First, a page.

In an era focused on visual representation, adding a professional headshot to a resume or website can provide a personal touch. However, hiring a photographer, makeup artist, or hairstylist can be expensive with prices often in the realm of $500 - $1,000. Artificial intelligence (AI) offers an alternative solution through image generators that can "create studio-like portraits” on the cheap but their outcomes don't always add up to the hype.
AI programs such as Photo AI and Aragon AI analyze user-uploaded photos to craft polished headshots. However, upon testing Photo AI we were remarkably underwhelmed by the results as they didn't look similar enough to use as a professional headshot and the AI seemed to be obsessed with boobs. For people of color, there is a deeper issue of racial bias in this "convenient approach" and recent research shows that many AI-generated headshots of colored people completely change the complexion of their skin, the shape of their facial features and the style of their hair.
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The process of generating AI-assisted headshots appears straightforward. Users submit multiple casual selfies or images showcasing their facial features, the AI model then learns from this collection to understand the user's distinctive appearance. Through meticulous fine-tuning, the AI refines its understanding of the user's face, merging its pre-existing knowledge with the uploaded images. This synthesis results in a headshot tailored for a variety of purposes, including professional usage.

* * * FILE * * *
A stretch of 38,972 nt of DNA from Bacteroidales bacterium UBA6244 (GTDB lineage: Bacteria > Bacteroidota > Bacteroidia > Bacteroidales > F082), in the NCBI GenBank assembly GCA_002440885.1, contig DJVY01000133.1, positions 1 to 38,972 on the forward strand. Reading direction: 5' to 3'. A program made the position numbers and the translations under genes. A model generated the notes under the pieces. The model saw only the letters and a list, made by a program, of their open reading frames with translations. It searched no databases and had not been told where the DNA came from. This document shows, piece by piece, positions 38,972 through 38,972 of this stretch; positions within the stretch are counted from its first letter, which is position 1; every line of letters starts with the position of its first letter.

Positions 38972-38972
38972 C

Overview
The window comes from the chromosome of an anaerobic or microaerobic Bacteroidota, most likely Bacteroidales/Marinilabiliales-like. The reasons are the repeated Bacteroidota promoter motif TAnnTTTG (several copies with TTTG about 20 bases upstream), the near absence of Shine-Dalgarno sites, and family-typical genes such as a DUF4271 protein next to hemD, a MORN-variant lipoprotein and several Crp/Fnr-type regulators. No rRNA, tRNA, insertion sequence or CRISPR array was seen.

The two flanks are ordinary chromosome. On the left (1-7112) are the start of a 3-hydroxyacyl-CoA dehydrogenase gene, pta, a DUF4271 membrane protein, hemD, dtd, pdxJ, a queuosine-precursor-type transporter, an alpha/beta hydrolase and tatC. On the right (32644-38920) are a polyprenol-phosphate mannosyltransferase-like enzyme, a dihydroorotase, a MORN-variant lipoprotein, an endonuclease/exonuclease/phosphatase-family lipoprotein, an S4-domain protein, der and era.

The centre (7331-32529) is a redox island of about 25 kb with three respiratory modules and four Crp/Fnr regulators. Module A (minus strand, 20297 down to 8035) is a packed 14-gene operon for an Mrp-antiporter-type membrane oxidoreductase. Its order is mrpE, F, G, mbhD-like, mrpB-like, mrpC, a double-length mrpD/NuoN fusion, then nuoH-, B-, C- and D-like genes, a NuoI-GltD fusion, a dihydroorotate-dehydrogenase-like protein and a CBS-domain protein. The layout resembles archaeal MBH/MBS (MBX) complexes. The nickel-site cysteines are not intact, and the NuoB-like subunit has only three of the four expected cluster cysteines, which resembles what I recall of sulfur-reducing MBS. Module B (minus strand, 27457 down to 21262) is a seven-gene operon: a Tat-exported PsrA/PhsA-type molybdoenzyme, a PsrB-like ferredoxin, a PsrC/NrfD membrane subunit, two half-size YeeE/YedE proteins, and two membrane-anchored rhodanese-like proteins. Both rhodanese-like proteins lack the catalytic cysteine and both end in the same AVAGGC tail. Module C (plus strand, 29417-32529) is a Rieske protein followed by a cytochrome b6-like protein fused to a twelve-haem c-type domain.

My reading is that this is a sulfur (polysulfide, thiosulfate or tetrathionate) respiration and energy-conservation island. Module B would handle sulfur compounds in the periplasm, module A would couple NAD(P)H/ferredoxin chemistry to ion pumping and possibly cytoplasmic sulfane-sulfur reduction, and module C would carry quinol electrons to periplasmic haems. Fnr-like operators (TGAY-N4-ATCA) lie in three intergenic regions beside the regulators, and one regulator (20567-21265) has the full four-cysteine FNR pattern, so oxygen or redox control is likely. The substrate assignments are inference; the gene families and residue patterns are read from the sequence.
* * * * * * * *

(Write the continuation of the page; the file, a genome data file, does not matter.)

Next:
In a discussion with Zoe Thomas, Wall Street Journal's reporter Katie Mogg highlighted the pitfalls of AI generators. While adept at recognizing objects, they struggle with accurately representing diverse individuals. People of color have reported unsettling alterations to their appearances, particularly in hairstyles and facial features. Rona Wong's experience with Playground AI exemplifies this bias—her image was drastically altered changing the color of her eyes, hair and skin tone so that she didn't even look like the same person.
This bias issue isn't confined to one platform; it stems from AI services' training data, reflecting historical racial and gender biases. Experts agree that refining training data can help rectify these issues and promote diversity and accuracy. Although entirely bias-free AI might be an ambitious goal due to inherent human biases, notable improvements are possible with resource investment and data refinement. Men of color are also affected by AI-generated biases, emphasizing the need for comprehensive solutions.
Some AI providers are taking steps to address this problem. Sector Labs for example is developing a feature to allow users to indicate their racial background during account creation while other solutions include refining base model data sets and enhancing training data.
While AI-generated headshots offer cost-efficiency, their limitations prove challenging for people of color. The bias issue, rooted in training data, reflects historical biases but by proactively addressing biases and involving user feedback, AI service providers can work towards more equitable and accurate representations for all users, regardless of their backgrounds. While AI has its uses in the photography world, creating headshots isn't one of them and we're still of the opinion if you want headshots, you should book a photographer. They're not all insanely expensive.
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